October 18, 2004
Thank god for pixie dustI never claimed to understand religion. But last night topped it off. Let me start with a story about my parents and how faith helped them cope:
My mother was born with a crippling arthritic disease and struggled with it her whole life. Every day my father had to help her out of bed, and every day I had to come home from school at lunch time to make her a meal. It was very difficult for all of us. I truly believe that my parents marriage would not have survived without their shared belief in pixie dust.
Now, I think we can all agree that this is utterly ridiculous. But if you replace the words "pixie dust" with "Jesus", "Allah", or "Yahweh," people of all different religious beliefs won't blink an eye. Why is it that Christians will accept this statement with the word "Allah" and vice versa? Is it because they have those big books? Because I can write a book about pixie dust that will be a lot more interesting to read, and will be much less gruesome. Actually, I'd probably just copy it from Peter Pan, but I'm sure someone with actual writing talent could pull it off legally.
The message I take out of this is that people of religious belief are willing to accept other beliefs that are similar, as long as they are based on something non-human. This leads to a reframing of atheism vs. theism which posits atheism and humanism as positive philosophies, celebrating the abilities and great potential of human compassion, while theism degrades humanity by assuming it worthless without deities.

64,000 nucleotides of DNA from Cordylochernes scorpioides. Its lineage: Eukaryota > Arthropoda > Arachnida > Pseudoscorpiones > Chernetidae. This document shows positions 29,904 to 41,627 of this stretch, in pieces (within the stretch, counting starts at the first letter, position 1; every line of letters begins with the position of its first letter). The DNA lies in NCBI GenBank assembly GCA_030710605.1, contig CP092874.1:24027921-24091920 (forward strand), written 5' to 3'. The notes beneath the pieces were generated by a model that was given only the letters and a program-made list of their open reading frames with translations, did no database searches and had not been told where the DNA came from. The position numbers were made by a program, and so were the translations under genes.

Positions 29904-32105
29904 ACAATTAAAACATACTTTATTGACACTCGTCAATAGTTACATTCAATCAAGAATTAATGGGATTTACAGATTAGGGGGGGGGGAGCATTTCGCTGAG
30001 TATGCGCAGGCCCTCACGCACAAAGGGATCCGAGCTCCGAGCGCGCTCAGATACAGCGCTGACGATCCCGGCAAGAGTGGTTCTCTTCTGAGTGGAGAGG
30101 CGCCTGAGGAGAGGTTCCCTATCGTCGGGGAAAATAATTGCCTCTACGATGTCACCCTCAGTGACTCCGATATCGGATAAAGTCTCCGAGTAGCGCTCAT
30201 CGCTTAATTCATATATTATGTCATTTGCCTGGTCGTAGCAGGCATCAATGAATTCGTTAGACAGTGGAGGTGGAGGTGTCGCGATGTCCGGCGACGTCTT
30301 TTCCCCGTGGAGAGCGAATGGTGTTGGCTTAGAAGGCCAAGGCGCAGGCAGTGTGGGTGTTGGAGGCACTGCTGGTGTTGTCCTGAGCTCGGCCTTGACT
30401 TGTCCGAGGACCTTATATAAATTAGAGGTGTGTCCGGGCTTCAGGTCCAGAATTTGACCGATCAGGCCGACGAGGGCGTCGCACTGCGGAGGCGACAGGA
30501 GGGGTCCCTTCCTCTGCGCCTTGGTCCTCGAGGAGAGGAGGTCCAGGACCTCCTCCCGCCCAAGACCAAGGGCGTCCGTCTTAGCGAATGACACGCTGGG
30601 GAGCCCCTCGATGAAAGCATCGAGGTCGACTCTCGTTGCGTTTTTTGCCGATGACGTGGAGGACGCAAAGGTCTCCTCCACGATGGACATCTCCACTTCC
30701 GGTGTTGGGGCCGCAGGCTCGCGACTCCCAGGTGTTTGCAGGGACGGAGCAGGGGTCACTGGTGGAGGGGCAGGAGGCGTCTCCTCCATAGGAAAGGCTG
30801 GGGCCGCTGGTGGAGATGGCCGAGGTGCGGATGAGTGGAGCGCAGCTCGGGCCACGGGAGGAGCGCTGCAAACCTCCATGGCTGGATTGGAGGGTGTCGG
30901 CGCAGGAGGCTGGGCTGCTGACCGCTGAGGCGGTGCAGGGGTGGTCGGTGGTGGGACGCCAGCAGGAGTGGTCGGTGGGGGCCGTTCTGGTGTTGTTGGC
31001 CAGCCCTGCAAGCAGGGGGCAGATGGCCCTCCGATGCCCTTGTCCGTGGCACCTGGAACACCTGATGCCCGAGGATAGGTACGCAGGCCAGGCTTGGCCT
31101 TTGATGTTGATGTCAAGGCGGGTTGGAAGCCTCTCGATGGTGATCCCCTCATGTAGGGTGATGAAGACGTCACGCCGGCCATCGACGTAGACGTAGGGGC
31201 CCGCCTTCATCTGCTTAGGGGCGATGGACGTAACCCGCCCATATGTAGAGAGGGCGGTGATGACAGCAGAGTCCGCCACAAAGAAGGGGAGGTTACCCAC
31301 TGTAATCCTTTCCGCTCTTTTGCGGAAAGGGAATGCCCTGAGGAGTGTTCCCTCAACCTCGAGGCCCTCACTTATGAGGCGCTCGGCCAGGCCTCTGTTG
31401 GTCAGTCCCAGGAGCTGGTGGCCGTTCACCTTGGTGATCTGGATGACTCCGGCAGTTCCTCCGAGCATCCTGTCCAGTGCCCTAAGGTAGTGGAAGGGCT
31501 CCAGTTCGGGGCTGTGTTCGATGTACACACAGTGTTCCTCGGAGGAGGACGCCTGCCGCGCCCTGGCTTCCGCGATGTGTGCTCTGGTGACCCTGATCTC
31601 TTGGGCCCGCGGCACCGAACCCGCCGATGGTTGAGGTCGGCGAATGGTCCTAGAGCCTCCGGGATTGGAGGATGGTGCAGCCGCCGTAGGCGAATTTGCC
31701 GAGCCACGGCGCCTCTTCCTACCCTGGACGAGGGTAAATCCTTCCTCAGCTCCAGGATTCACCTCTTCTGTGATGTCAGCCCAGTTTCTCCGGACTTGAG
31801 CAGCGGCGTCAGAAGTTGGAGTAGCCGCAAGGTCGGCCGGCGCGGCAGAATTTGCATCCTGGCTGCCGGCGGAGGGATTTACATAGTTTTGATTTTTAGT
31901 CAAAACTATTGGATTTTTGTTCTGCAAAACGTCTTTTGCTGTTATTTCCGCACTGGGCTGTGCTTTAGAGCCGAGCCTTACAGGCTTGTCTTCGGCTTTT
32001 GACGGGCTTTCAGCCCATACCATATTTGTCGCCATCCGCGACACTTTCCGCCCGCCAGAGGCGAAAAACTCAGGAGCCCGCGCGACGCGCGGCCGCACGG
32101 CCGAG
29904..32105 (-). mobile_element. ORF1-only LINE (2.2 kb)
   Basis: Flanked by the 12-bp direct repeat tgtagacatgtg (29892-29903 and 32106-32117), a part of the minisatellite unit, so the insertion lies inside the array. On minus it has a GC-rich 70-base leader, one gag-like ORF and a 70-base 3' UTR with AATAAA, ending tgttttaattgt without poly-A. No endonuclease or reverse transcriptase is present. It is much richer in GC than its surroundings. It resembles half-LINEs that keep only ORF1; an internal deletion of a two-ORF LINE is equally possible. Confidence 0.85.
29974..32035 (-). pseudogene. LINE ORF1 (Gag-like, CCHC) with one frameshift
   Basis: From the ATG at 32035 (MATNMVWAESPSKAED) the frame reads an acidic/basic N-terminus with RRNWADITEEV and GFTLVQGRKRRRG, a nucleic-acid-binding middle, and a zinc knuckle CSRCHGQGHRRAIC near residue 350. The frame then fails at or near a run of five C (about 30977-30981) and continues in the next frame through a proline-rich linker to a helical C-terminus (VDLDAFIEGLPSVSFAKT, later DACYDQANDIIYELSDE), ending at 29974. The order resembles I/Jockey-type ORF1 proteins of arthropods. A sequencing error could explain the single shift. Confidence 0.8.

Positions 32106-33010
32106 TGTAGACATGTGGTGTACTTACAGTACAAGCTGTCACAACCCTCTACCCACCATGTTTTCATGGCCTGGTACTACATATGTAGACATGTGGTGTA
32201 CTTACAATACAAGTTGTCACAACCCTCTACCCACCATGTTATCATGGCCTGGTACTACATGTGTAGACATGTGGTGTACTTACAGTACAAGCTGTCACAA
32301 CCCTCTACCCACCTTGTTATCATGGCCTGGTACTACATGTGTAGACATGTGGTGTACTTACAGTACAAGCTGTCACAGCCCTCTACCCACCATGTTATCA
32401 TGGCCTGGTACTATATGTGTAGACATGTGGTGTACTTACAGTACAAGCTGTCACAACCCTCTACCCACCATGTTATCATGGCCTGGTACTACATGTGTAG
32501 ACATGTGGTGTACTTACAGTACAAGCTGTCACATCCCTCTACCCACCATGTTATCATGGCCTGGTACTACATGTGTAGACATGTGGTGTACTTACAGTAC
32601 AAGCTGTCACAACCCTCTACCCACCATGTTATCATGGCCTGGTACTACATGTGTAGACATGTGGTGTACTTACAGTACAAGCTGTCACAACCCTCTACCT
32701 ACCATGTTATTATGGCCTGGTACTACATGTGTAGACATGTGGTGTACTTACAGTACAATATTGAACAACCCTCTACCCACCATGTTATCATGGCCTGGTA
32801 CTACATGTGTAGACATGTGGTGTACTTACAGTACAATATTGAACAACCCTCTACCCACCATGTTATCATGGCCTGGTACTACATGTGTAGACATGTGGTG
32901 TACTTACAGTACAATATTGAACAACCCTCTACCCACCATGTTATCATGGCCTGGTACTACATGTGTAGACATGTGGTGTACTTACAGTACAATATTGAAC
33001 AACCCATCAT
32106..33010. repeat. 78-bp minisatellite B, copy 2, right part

October 8, 2004
Third party candidatesI am a little concerned about the sanity of people who would vote for a third party candidate in this election. They would have you believe that John Kerry and George W. Bush are two sides of the same coin. Maybe there is some truth to that. However, George W. Bush is clearly mentally retarded. One only needs to take in five minutes of one of his speeches to discern this. John Kerry, on the other hand, has no cognitive problems that I am aware of, besides his belief in god (Zing!). Even if all other things are equal, I will vote for the more intelligent person.
Now, this is where the Ralph Nader supporters jump in and say that he is also very intelligent, while not having the flaws that the two mainstream candidates do. This may be true, but the fact remains that his views are not mainstream enough. Even if there were an electoral system that were fair to third-party candidates, its hard for me to believe that he would win. There just aren't enough socialists in the U.S.
This is why I think that supporters of left leaning third-party candidates should be voting for Kerry this time around. He is not perfect, but he is a lot more liberal than W. Nader's campaign invests time, effort, and money on trying to get people to vote their conscience instead of voting strategically. The best case scenario is that they get everyone sympathetic to Nader's views to vote for him. Even then he probably doesn't have enough support to win. A better strategy would be to get Kerry into office this time, and concentrate efforts on election reform. Innovations like Condorcet Voting (not IRV! see ElectionMethods.org for why) can allow third-party candidates to put their money where their mouth is.